Exit Question: Did you know that 2 slices of Pumpkin Pie contains more Nutrients and Vitamins than a Chicken Breast, Brocolli serving and Oatmeal?

There is your Thanksgiving Fact for the day.
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« Reply #37 on: November 24, 2008, 08:51:59 PM »

     The largest component of the body is water. Water makes up between 45 and 75% of body weight, with the variability due primarily to differences in body fat. While most tissues including muscle, skin, and visceral organs are over 70% water, adipose tissue contains less than 10% water. The percentage of body weight that is water therefore varies inversely with body fat. In the average lean adult male around 60% of the body weight is water. The remaining body weight consists of 16-18% fat with 22-24% protein, carbohydrate and other solids. In the female the percentage of body weight that is water is lower due to a relatively greater amount of subcutaneous fat.

Body water is broken down into the following compartments:

Intracellular fluid (2/3 of Body Water)
Extracellular fluid (1/3 of Body Water)
Plasma (1/5 of Extracellular fluid)
Interstitial fluid (4/5 of Extracellular fluid)
Transcellular fluid (normally ignored in calculations)
Contained inside organs, such as the gastrointestinal, cerebrospinal, and ocular fluids.
The simplest calculation is the 60-40-20 rule.

Total Body Water = 60% of Body Weight
Intracellular fluid = 40% of Body Weight
Extracellular fluid = 20% of Body Weight
This is consistent with the above relations between total body water and the compartmental fluids.




Regardless of opinions on diet this in itself is good info. I have taken this info into account before when drying people out.
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« Reply #38 on: November 24, 2008, 08:53:30 PM »

Exit Question: Did you know that 2 slices of Pumpkin Pie contain more Nutrients and Vitamins than a Chicken Breast, Brocolli serving and Oatmeal?

A lot of cheat food are no where near as bad as they are made out to be. I'm not a "calorie is a calorie" person by any means, but if I cheat eating 1000 calories of vanilla ice cream as opposed to 1000 calories of twinkies, I'm going to feel a lot better eating the ice cream.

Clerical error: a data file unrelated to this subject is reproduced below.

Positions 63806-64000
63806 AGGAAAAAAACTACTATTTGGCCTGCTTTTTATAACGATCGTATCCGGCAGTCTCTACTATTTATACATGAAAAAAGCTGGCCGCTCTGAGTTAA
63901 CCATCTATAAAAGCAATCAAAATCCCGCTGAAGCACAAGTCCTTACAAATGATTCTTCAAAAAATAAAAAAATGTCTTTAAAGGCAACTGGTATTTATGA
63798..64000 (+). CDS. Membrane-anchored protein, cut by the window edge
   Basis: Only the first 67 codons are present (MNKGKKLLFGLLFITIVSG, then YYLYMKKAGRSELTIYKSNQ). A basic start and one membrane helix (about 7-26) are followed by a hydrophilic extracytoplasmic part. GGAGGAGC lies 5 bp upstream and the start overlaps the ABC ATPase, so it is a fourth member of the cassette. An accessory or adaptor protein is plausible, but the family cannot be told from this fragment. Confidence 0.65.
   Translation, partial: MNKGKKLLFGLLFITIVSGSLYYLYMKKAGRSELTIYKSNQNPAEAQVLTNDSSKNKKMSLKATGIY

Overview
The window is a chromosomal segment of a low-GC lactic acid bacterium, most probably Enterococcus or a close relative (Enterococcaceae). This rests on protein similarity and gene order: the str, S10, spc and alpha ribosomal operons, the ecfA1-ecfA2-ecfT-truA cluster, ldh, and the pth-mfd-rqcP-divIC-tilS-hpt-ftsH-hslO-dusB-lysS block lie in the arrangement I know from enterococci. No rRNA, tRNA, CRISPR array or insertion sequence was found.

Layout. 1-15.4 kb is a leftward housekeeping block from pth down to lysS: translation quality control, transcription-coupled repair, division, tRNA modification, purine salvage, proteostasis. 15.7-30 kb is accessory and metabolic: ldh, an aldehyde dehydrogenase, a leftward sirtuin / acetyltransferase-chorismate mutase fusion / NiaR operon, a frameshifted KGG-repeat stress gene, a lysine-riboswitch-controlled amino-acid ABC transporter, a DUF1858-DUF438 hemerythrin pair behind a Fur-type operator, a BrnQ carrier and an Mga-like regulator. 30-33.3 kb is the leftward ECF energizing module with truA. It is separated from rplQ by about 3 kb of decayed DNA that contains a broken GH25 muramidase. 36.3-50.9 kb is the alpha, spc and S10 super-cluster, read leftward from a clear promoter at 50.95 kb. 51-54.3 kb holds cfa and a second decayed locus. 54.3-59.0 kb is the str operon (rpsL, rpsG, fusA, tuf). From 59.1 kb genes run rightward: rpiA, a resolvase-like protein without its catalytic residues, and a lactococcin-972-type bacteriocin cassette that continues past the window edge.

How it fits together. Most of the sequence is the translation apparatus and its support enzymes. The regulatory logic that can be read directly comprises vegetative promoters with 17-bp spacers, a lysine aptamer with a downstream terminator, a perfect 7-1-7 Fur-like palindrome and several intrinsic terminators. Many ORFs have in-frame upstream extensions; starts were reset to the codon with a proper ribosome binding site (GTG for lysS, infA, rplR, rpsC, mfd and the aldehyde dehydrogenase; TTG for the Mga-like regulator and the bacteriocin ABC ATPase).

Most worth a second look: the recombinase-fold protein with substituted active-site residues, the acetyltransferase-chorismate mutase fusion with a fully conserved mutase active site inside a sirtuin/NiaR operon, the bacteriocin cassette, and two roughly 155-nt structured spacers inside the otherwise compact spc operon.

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« Reply #39 on: November 24, 2008, 08:53:41 PM »

Adonis, 'scott' is a doctor, please refer to him as such.
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The True Adonis
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« Reply #40 on: November 24, 2008, 09:00:16 PM »

A lot of cheat food are no where near as bad as they are made out to be. I'm not a "calorie is a calorie" person by any means, but if I cheat eating 1000 calories of vanilla ice cream as opposed to 1000 calories of twinkies, I'm going to feel a lot better eating the ice cream.
See I wouldn`t label it as a "cheat" food.  Doing so is not only misnomer, it is untruthful and disengenuious and continues to spread a myth and further the folklore and meme of acceptable vs. unacceptable daily foods.

Ice Cream as Functional Food:

Question: How can frozen desserts participate in the functional foods trend?



Answer: Ice cream and similar products are inherently good sources of nutrition. They also are good carriers of value-added ingredients including nutrients and nutraceuticals not normally found in frozen desserts. Ice cream can be easily flavored and colored to match virtually any added nutrient and can hold within its structure both particulate and semi-solid inclusions. Fortification can be as simple as adding protein, vitamins, minerals or complex carbohydrate. It can be a bit more complex through the addition of a variety of biologically active "nutraceutical" compounds. In frozen novelty applications, the value-added ingredient could be added topically in the form of a crisp or chip, or with cone novelties, the cone itself can be an effective carrier.